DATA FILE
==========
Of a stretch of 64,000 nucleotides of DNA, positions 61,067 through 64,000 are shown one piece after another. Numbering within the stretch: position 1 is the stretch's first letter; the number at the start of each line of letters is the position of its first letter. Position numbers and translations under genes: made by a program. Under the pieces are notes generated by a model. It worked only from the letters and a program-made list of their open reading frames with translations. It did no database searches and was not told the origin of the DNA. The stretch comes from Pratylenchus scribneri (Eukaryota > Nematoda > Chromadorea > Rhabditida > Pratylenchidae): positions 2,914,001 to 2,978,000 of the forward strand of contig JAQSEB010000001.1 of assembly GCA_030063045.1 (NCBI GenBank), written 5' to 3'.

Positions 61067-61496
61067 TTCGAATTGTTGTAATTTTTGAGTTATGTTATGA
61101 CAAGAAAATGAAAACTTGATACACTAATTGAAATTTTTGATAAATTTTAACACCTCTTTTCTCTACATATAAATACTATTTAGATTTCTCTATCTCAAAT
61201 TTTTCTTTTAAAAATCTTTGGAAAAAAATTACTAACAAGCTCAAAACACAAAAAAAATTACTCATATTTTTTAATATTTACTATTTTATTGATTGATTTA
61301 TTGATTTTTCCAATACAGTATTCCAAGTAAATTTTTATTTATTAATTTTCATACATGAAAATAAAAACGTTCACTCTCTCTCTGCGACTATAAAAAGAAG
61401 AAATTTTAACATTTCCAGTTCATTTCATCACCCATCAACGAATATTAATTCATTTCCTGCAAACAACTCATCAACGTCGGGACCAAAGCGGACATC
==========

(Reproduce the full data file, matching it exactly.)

Of a stretch of 64,000 nucleotides of DNA, positions 61,067 through 64,000 are shown one piece after another. Numbering within the stretch: position 1 is the stretch's first letter; the number at the start of each line of letters is the position of its first letter. Position numbers and translations under genes: made by a program. Under the pieces are notes generated by a model. It worked only from the letters and a program-made list of their open reading frames with translations. It did no database searches and was not told the origin of the DNA. The stretch comes from Pratylenchus scribneri (Eukaryota > Nematoda > Chromadorea > Rhabditida > Pratylenchidae): positions 2,914,001 to 2,978,000 of the forward strand of contig JAQSEB010000001.1 of assembly GCA_030063045.1 (NCBI GenBank), written 5' to 3'.

Positions 61067-61496
61067 TTCGAATTGTTGTAATTTTTGAGTTATGTTATGA
61101 CAAGAAAATGAAAACTTGATACACTAATTGAAATTTTTGATAAATTTTAACACCTCTTTTCTCTACATATAAATACTATTTAGATTTCTCTATCTCAAAT
61201 TTTTCTTTTAAAAATCTTTGGAAAAAAATTACTAACAAGCTCAAAACACAAAAAAAATTACTCATATTTTTTAATATTTACTATTTTATTGATTGATTTA
61301 TTGATTTTTCCAATACAGTATTCCAAGTAAATTTTTATTTATTAATTTTCATACATGAAAATAAAAACGTTCACTCTCTCTCTGCGACTATAAAAAGAAG
61401 AAATTTTAACATTTCCAGTTCATTTCATCACCCATCAACGAATATTAATTCATTTCCTGCAAACAACTCATCAACGTCGGGACCAAAGCGGACATC